This article originally appeared on Climate Central.
For six years, Google has aggressively purchased renewable energy to power the email accounts, searches, app downloads, video streams and other services that have become an integral part of daily online life.
In the process, it became the largest corporate buyer of renewable energy on the planet. Next year it plans to go one step further, ensuring that it purchases 100 percent of the energy it uses to power its entire sprawling digital empire from renewable sources.
A wind farm in Story County, Iowa, where Google has a data center and made its first wind power purchase in 2010.
Credit: Carl Wycoff/flickr
While Google has said it’s committed to be part of the climate solution, altruism isn’t the main reason for its renewable energy splurge. Buying renewable also gives Google a competitive advantage. In 2015, it consumed 5.7 terrawatts of energy, roughly the equivalent of all of San Francisco. The fluctuating cost of coal and gas can create unwelcome surprises for a company that is dependent on energy for its core business.
“Energy costs are the largest operating cost for our data centers,” Neha Palmer, the head of Google’s energy strategy, said. “There’s a perception that renewables can be more expensive and that’s just not the case.”
Since Google’s first renewable energy purchase in 2010 — a 10 megawatt deal with a wind farm in the heart of Iowa — wind power costs have dropped an average of 80 percent while solar has dropped 60 percent.
Markets in Northern Europe — where one of Google’s 15 massive data center operates — are designed to make it easy and cost-effective to purchase renewable energy because you can directly choose the supplier, Palmer said.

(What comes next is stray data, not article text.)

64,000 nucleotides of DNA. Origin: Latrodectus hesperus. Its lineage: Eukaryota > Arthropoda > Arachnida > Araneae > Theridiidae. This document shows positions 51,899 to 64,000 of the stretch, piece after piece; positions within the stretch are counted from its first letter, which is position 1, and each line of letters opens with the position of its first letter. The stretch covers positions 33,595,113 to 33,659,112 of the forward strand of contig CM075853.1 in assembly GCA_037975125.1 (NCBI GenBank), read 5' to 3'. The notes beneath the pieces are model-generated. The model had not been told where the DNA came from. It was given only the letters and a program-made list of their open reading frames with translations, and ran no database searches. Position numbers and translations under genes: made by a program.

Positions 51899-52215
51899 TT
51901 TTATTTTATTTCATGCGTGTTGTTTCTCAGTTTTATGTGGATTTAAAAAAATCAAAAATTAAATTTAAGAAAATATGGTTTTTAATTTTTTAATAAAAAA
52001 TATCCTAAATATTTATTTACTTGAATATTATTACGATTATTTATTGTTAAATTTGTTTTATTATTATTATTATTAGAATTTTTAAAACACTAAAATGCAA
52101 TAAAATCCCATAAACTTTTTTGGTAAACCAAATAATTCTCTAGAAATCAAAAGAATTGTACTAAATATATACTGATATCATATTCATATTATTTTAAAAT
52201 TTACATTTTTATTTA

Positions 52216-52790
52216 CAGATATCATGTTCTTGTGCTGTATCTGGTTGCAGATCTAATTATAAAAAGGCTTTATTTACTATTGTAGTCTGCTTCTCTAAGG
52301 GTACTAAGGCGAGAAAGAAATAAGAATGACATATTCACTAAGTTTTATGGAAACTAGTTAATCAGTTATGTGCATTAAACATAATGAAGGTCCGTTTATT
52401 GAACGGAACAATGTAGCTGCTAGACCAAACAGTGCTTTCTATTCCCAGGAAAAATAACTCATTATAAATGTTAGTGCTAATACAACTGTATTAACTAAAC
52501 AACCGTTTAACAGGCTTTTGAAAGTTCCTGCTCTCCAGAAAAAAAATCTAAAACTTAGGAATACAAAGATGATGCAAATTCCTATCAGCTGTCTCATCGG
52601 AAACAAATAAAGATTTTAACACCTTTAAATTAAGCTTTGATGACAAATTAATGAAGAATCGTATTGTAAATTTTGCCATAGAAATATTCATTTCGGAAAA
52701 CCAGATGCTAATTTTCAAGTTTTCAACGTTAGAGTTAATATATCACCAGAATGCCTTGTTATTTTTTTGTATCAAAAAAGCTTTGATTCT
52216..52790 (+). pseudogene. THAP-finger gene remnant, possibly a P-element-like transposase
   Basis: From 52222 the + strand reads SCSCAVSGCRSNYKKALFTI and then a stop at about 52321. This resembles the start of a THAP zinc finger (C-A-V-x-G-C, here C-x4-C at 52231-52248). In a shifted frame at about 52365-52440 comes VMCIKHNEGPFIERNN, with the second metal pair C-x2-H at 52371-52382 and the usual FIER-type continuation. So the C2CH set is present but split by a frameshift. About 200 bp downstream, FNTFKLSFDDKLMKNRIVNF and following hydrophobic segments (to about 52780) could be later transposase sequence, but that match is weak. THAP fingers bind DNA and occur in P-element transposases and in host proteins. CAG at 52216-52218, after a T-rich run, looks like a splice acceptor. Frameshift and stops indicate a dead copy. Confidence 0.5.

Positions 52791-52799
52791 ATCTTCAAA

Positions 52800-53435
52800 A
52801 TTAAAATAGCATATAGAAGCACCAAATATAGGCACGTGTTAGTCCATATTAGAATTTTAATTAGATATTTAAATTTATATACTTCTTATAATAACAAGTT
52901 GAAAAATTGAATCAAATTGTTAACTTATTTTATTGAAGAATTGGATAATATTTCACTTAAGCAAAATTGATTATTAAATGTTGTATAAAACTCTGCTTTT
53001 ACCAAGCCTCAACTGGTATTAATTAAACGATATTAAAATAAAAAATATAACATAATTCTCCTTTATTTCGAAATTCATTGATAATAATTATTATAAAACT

Outside of purchasing clean energy, Google has also focused on the part of the energy equation it has more control over: efficiency. Since 2010, the digital world has blown up. There are more people online watching more videos, streaming more songs and checking more emails. Data centers have to have all those things available as quickly as possible, which requires a lot of energy.
To help improve efficiency, Google tasked DeepMind — its in-house artificial intelligence group — with studying patterns in data center operations. By “learning” the patterns of data use, cooling needs and other aspects of data center operations, Google said it was able to cut energy use by up to 40 percent in test data centers.
There’s a slight caveat, which is that Google won’t run entirely on renewables yet. It plans to purchase the equivalent of 100 percent of the energy it uses in the form of renewables through agreements with electric utilities, but the energy flowing to its data centers and offices isn’t solely from renewable sources. That’s due to a few factors, including the lack of 24/7 access to renewables and the reality that energy on the grid comes from a variety sources including coal and natural gas.
Google is just one of a number of companies pursuing more climate-friendly energy policies. Eighty-three large companies including Apple, Ikea and Facebook have committed to getting 100 percent of their energy from renewables (how they reach that goal remains to be seen).
“We’re technology agnostic but we’re not price agnostic,” Palmer said.